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Christine Robinson Executive Director, The Animal Foundation

The challenge: In early 2007, the Lied Animal Shelter was in crisis. The shelter — Nevada’s largest and operated by The Animal Foundation, a nonprofit — was forced to close for a week and euthanize 1,000 animals after a team visiting from the Humane Society of the United States discovered a disease outbreak caused in part by overcrowding. The Humane Society later released a scathing report detailing severe problems in management and animal care at the shelter, including shoddy disease control, poor sanitation and a lack of compassion shown to the animals. The shelter’s director resigned in the wake of the controversy. The solution: Robinson left a comfortable job as an assistant county manager to take the helm at the troubled north Mojave Road animal shelter, which takes in a staggering 50,000 animals each year. “I knew I could help, and I was so passionate about the mission,” Robinson says. She began by addressing every concern in the Humane Society’s 216page report, focusing first on providing the best animal care possible on the eight-acre campus. The shelter cleaned up, beefed up training for employees, and began vaccinating animals upon intake and housing them in their own cages. Sick animals were quickly quarantined.

Next, Robinson approached the three jurisdictions with which Lied contracts for animal shelter services — Las Vegas, North Las Vegas and Clark County — to fix an ongoing money problem. “The operations of this organization were woefully underfunded,” Robinson says. “I told them I couldn’t operate at a loss in providing services they are mandated to provide.” She succeeded in getting the contracts renegotiated, a move that brought in an additional $2 million per year. (The shelter’s annual budget is $8 million.) Robinson also built a shelter leadership team with more experience in animal services — and some business sense too. “It takes more than passion to be effective and provide quality care for animals,” she says. Today, Robinson is concentrating on the shelter’s future and a recently launched capital campaign to raise money for campus renovations and a new building to house the adoption center, education area and administrative offices. “We could run in maintenance mode forever, but that’s not OK with me,” she says. “Unlike so many other social problems, we have the answers for this one. That is so encouraging and provides such hope.” ( — Lynnette Curtis | 55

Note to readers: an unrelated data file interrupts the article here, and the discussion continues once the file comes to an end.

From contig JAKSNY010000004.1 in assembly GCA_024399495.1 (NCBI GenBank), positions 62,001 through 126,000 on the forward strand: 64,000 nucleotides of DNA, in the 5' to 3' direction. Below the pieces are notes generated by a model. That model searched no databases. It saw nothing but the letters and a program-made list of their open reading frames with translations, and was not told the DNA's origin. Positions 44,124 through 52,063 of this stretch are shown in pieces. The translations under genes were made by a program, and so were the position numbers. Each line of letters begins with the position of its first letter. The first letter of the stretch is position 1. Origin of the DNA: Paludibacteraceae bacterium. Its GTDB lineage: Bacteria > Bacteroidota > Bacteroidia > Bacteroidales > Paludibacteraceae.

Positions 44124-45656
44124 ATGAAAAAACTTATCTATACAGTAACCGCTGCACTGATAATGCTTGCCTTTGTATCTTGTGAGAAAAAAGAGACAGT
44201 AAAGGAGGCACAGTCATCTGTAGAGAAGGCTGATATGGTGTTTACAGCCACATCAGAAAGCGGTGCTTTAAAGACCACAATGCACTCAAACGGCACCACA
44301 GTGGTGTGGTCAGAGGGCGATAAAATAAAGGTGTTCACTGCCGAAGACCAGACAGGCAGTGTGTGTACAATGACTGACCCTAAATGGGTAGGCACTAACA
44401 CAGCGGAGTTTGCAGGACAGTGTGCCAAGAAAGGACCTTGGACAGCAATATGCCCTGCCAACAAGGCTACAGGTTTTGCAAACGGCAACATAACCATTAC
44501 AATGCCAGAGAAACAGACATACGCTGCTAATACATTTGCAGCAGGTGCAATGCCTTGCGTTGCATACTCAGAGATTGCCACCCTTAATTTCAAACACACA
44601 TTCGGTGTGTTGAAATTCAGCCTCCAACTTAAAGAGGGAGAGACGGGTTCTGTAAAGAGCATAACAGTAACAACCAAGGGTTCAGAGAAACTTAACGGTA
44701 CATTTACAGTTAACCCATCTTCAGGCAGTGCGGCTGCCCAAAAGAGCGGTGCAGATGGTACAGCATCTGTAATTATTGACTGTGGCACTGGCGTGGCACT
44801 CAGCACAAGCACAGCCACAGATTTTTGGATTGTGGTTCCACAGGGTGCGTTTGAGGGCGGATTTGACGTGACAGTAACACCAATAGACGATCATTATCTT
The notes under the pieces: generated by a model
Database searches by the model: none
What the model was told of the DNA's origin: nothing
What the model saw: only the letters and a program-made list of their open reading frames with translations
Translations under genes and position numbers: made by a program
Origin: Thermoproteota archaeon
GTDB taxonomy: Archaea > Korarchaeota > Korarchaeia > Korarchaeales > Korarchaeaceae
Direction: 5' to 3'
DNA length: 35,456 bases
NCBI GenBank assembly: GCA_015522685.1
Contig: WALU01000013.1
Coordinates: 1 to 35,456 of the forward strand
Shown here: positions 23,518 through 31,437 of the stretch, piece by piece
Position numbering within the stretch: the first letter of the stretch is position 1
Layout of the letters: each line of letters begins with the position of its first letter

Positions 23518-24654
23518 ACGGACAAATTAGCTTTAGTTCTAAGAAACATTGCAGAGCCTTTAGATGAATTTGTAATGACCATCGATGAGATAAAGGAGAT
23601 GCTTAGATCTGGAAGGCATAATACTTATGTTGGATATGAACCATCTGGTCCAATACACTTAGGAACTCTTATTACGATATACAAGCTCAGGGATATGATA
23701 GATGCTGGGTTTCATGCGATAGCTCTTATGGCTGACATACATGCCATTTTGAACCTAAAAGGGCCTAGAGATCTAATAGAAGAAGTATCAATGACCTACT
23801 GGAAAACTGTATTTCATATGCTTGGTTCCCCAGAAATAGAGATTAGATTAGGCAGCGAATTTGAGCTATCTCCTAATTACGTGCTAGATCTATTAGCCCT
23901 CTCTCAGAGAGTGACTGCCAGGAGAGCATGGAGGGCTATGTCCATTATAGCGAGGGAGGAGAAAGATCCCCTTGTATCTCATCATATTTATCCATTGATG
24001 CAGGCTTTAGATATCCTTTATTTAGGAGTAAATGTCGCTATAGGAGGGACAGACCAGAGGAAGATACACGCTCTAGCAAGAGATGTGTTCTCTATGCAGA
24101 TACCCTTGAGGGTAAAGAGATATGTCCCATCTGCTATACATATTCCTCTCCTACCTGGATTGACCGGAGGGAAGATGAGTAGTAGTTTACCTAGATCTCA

Desert Companion - November 2012  
Desert Companion - November 2012  

Your guide to living in southern Nevada